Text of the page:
New Hampshire is not immune to the wave of foreclosures that is sweeping the country. As such, New Hampshire courts have had to deal with how a foreclosing entity can prove it is the actual owner of the property. In Wells Fargo Bank v. Schultz, the defendant, Scott Schultz obtained a mortgage to purchase a home in East Hampstead. After he fell behind on his mortgage payments, the lender instituted a foreclosure proceeding. Wells Fargo purchased the property at a foreclosure sale and shortly thereafter sought to evict Mr. Schultz from his house.
Mr. Schultz attempted to argue that Wells Fargo did not have the ability to evict him because it could not show that it had valid title to the property. The District Court denied Mr. Schultz’s request that the action be dismissed and eventually ordered the him to vacate the property. On appeal, the Supreme Court held that Wells Fargo need only produce proof that it was the purchaser of the foreclosed property which, in this case, it did through a certified copy of the Foreclosure Deed. The District Court did not have jurisdiction to resolve issues of title which Mr. Schultz attempted to raise as a defense to the foreclosure action.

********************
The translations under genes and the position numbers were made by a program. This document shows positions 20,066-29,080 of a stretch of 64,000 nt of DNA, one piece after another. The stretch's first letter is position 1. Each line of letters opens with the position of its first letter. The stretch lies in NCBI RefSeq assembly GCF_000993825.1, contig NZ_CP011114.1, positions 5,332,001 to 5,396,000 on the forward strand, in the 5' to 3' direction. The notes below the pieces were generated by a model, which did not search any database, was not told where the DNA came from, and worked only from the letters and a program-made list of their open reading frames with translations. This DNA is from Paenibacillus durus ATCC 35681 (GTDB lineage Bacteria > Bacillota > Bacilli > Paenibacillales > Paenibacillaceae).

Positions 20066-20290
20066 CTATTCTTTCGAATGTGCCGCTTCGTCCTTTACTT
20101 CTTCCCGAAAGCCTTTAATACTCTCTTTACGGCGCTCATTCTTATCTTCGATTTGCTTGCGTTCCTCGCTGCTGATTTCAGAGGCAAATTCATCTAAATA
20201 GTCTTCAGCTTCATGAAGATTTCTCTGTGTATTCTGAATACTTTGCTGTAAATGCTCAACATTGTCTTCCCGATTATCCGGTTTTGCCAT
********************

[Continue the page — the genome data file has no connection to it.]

This case stands for the proposition that should a person who is being foreclosed upon wish to assert that the foreclosing entity does have the authority to institute a foreclosure action; he or she must immediately bring this matter to the Superior Court in an effort to enjoin the foreclosure.
Andrew J. Piela is a Director at Hamblett & Kerrigan, P.A. Mr. Piela concentrates his practice in civil litigation, family law, probate and land use litigation. You can reach Attorney Piela by e-mail at [email protected].